Martínez: It is a fact that funding for health and education shrank in the national budget, while it increased for security, defence, and the police. This is a state that imposes secrecy on all areas of public spending, so the only official information you can have comes from public workers' accounts on Twitter [the social media platform now called X]. There are no reports; there is no access to public information. The government can say, for instance, that 8,000 new schools have been built, but if one asks the Education Ministry for information, they won't release it. The only thing I can say is what independent media have reported from documents such as the Guacamaya Leaks, or what inside sources in the government have leaked. [Some media], including El Faro, have found that what has been publicly announced in terms of social benefits is a lie, in all sectors. When the government said they had allocated money to build new bridges and other public works, we found out it wasn't true. When, during the pandemic, they said they had openly called for bids to buy [medical] supplies, we discovered they had not, and that tenders had [irregularly] been granted to relatives or even members of the government.

The New Humanitarian: Does that mean that the humanitarian situation has worsened for Salvadorans?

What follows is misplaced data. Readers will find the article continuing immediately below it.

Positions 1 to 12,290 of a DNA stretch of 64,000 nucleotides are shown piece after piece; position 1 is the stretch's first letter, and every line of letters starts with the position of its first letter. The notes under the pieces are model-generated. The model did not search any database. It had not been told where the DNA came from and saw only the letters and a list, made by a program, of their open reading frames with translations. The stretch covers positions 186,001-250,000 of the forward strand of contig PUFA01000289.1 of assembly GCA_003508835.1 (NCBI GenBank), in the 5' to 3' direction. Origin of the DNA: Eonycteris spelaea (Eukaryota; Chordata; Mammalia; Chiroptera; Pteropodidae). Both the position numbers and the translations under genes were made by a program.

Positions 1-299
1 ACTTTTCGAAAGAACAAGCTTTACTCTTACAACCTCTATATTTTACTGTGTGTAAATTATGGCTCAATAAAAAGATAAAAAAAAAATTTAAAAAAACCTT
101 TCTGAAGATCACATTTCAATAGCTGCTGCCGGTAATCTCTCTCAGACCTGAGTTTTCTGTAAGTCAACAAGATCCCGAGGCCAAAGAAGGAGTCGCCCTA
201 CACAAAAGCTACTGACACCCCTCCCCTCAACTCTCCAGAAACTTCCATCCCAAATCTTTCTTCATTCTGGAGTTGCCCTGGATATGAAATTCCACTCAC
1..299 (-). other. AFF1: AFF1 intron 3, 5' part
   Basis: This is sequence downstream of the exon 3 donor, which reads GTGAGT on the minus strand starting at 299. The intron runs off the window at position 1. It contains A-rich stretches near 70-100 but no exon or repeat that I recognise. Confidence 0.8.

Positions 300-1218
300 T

Martínez: It's a difficult question to answer, because if I were someone who lived in a community controlled by gangs, I would probably be applauding Bukele. But I can say two things: first, that the end of gangs in this country has led to the absolute destruction of the foundations of democracy. And then that because of the investment in security and of failed initiatives such as [the introduction of the] bitcoin [as a legal currency], the figures show that the country has fallen into enormous inflation and an enormous impoverishment of a large part of the population. There are more poor families in El Salvador today, and the price of the basic food basket increased. It costs $220 and is insufficient [to feed a family]; the country is heading towards desperation in terms of hunger and access to basic services for part of the population.

The New Humanitarian: Despite these effects and reports of human rights violations in prisons, a large part of the population is satisfied with Bukele’s hardline security policies. What are your views on this?